Mexican lower house passes junk-food label law - GulfToday

Mexican lower house passes junk-food label law


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Mexico's lower house unanimously passed a bill Tuesday to make manufacturers put warning labels on junk food, defying industry pressure in a bid to protect consumers' health in one of the world's most obese countries.

The bill, which requires food packages to carry labels on the front if the contents are high in sugar, sodium or saturated fat, passed the Chamber of Deputies with 445 votes in favor and three abstentions.The bill now goes to the Senate, where it is also expected to pass, and then to leftist President Andres Manuel Lopez Obrador, who has endorsed it.

"Despite strong resistance from the industry, we decided to push ahead... for the common good," Mario Delgado, the leader of Lopez Obrador's Morena party in the lower house, said in a statement ahead of the vote.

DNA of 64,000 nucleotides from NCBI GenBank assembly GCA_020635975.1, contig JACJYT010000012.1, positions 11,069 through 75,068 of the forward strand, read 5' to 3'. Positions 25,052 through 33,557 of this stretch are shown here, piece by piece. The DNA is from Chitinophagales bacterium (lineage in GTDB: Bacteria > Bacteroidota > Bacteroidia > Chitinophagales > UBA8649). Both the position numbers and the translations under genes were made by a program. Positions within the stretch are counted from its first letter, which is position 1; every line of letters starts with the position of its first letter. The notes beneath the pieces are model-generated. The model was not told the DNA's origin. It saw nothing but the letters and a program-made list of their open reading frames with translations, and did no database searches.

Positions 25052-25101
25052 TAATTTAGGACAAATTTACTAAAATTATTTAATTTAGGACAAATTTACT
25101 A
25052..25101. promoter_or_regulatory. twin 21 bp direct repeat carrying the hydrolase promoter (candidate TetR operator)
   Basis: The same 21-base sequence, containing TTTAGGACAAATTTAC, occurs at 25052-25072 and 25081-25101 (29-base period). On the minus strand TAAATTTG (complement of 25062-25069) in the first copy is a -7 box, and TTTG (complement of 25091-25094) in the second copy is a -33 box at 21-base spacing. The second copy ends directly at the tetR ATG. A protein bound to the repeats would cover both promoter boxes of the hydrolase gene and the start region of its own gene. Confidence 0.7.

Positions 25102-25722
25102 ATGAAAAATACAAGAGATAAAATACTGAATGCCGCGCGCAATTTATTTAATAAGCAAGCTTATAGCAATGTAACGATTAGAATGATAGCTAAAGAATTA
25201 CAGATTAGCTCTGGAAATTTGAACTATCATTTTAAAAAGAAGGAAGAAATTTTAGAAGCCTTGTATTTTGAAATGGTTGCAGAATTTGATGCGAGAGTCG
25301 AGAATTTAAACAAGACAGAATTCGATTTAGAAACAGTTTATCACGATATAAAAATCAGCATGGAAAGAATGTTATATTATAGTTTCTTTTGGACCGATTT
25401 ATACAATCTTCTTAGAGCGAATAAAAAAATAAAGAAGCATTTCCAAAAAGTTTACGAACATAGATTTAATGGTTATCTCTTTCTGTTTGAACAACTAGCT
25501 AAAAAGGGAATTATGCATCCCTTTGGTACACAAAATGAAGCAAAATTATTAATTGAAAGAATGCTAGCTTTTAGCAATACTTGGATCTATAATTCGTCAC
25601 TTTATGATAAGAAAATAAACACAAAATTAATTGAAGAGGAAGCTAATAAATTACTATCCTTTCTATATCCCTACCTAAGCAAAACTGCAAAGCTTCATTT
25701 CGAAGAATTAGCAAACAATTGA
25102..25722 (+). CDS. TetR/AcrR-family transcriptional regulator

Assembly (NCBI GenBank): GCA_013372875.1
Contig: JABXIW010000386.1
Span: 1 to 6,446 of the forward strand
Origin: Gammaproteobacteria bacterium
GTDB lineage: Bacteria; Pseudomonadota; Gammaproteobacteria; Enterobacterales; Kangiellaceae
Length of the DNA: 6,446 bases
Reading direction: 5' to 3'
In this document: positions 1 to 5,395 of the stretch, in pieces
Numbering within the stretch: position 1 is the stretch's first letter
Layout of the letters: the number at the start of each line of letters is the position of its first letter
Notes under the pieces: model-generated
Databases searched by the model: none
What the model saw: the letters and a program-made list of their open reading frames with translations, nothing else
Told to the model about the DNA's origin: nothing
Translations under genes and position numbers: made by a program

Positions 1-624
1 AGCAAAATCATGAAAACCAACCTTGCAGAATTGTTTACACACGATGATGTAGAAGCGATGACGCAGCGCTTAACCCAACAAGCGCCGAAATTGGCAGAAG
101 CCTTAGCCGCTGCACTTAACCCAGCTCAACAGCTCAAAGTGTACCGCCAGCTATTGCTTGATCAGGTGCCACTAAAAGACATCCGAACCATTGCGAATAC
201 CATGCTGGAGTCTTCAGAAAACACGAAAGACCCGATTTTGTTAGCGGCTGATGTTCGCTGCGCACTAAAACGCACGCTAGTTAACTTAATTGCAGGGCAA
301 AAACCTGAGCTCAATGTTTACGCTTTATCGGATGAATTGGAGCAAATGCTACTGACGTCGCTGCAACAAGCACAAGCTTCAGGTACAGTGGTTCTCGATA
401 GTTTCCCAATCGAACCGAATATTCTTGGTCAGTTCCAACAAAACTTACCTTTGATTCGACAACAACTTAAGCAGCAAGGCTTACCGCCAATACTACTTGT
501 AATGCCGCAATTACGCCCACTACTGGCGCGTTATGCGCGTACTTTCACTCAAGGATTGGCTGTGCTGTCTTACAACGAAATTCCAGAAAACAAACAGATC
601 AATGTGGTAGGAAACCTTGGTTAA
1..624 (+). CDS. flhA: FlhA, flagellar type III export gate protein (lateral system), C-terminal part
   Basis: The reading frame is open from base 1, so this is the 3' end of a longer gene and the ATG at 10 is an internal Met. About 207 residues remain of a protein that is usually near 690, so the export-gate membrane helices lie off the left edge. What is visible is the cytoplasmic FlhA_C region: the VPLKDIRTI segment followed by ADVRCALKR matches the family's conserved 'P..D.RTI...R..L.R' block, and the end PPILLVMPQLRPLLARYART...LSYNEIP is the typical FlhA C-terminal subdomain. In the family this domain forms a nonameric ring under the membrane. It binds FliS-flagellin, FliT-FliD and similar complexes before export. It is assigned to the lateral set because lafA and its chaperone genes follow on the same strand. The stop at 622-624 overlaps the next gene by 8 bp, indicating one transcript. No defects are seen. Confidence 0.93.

Nearly one-third of all adults in Mexico are obese, according to the Organisation for Economic Co-operation and Development (OECD), making it the second-most obese after the United States in the 36-member group of developed countries.Mexico also has one of the world's highest childhood obesity rates. Nearly one-third of Mexican children are overweight or obese.

The lobby group for Mexico's consumer products industry, ConMexico, said the measure would be counter-productive.

"This hides information. It doesn't tell you what the level of key nutrients is, how much sugar, calories, sodium or fats," said Jaime Zabludovsky, the group's executive president.

But Lopez Obrador insists the law will help lower high rates of diabetes and malnutrition.


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